The perfect finishing touch to a room, the power of statement lighting should not be underestimated. “The right lighting fixture draws the eye, sets off the room, and can even help delineate space in an open concept arrangement,” says Aspen, Colorado-based interior designer Kristin Dittmar Doremus, who happens to be a master at incorporating eye-catching lighting (visit her portfolio to see her expertise in action). To help us learn how to choose the perfect show-stopping piece, we recently asked Doremus to shed some light on everything from important factors to consider to the latest trends in lighting. Here are her recommendations.
Choose the best space to make a statement. Public and entertaining areas, like a dining room or living room, are prime places for a statement piece, where your fixture can act as art. In addition, Doremus says that powder rooms, entryways, long hallways, kitchen islands, and even bedsides are excellent spaces in which to consider installing bold lighting.
Consider your practical lighting needs. Statement lighting doesn’t have to sacrifice function for form. These fixtures can and should also be useful, Doremus notes. Carefully consider your overall lighting scheme, and whether you need task, ambient, or accent lighting before drilling down on the fixture. Once you’ve made your selection, be sure to buy the appropriate bulbs—wattage and warmth matter!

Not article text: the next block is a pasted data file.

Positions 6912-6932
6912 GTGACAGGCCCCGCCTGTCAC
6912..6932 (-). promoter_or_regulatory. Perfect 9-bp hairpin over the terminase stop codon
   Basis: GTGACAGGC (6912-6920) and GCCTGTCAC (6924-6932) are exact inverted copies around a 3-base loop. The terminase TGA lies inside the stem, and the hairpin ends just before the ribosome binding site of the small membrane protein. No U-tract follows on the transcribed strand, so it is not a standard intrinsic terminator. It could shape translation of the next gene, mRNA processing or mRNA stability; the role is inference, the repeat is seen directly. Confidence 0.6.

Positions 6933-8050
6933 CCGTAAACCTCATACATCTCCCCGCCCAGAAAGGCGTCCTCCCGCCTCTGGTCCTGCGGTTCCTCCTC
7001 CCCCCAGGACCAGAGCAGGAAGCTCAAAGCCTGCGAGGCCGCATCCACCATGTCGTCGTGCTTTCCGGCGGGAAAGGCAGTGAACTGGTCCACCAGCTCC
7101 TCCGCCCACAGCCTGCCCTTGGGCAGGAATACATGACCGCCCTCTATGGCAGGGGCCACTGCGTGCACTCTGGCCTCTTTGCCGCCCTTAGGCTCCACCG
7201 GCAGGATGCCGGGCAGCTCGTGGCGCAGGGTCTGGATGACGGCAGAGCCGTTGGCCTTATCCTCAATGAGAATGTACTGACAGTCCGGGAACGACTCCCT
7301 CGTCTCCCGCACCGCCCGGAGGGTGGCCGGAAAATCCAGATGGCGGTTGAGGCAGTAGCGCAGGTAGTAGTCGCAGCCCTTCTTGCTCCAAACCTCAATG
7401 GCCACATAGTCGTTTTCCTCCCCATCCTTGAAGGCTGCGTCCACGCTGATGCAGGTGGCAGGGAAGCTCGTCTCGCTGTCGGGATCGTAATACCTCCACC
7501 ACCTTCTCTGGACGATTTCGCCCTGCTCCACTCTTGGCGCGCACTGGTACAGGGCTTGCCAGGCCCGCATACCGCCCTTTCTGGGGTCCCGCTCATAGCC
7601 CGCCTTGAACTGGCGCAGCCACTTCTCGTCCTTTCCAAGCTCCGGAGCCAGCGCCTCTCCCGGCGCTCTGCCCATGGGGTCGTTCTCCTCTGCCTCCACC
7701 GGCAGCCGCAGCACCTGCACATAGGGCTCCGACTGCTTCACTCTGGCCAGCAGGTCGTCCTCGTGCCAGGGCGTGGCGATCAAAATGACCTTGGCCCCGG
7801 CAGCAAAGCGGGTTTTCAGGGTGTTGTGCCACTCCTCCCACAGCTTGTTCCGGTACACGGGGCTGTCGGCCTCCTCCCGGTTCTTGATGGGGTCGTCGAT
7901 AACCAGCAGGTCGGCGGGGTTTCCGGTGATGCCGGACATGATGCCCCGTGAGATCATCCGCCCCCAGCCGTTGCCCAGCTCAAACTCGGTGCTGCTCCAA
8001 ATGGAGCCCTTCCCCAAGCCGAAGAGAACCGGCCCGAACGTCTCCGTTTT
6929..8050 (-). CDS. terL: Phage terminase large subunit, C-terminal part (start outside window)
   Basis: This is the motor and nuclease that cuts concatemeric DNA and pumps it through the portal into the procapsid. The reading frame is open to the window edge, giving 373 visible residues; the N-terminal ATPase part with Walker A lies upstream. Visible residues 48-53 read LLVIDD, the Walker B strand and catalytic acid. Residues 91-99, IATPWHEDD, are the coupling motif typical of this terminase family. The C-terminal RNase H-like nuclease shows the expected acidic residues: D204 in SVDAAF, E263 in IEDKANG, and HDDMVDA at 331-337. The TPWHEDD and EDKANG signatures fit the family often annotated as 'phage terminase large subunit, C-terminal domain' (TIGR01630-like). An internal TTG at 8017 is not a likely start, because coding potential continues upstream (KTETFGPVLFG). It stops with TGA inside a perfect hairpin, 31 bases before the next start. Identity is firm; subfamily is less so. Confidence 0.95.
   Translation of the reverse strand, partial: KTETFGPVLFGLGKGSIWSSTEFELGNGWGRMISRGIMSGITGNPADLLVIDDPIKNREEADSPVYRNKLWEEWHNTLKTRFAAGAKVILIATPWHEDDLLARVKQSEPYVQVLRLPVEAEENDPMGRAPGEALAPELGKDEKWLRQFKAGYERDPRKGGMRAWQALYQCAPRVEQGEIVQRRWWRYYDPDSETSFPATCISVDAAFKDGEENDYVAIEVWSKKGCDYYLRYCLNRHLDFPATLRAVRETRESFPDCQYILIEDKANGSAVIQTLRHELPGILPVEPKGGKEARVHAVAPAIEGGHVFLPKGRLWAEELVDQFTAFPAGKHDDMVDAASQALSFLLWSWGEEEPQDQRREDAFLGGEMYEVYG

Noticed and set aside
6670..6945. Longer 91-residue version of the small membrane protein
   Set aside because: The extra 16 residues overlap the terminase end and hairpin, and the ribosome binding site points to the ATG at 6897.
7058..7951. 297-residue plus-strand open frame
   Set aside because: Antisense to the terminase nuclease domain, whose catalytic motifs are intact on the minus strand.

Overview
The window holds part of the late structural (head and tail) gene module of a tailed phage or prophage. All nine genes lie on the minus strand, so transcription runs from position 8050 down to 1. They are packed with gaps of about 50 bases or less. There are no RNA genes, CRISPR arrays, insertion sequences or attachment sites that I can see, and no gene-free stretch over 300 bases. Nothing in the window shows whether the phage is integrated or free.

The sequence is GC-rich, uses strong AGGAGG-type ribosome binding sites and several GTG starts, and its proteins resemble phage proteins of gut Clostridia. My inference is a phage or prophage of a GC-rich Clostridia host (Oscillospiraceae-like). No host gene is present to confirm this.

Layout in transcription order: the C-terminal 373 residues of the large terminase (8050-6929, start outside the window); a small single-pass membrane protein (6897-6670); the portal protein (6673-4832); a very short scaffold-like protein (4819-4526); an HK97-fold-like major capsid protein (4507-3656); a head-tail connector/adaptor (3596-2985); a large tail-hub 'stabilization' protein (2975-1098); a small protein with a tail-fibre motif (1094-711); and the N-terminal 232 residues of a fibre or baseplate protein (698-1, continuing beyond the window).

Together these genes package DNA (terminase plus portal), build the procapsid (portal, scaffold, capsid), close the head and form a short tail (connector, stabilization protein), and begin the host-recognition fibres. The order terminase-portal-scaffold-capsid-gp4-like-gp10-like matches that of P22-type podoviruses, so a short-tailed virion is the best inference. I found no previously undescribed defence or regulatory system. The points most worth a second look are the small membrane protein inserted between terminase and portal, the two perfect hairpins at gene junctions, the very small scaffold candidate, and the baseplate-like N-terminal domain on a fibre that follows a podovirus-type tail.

Be thoughtful about scale. “Size and shape always play a role when you’re choosing the right statement lighting in a home,” Doremus says. As you consider your options, remember that the scale of your fixture has the potential to make or break the design. “It should fit into the space, but not overwhelm it,” she notes.
Try a trend. While you can never go wrong with a classic, lighting is a fun area in which to experiment, and it’s not the most difficult element to switch out should you decide you’re ready for a change. Right now, Doremus reports that industrial-inspired fixtures with metal finishes are a popular choice. On the opposite end of the spectrum, she is seeing a high demand for organic-inspired fixtures—think natural fibers like bamboo, rattan, and sisal—as well as an uptick of interest in colored glass.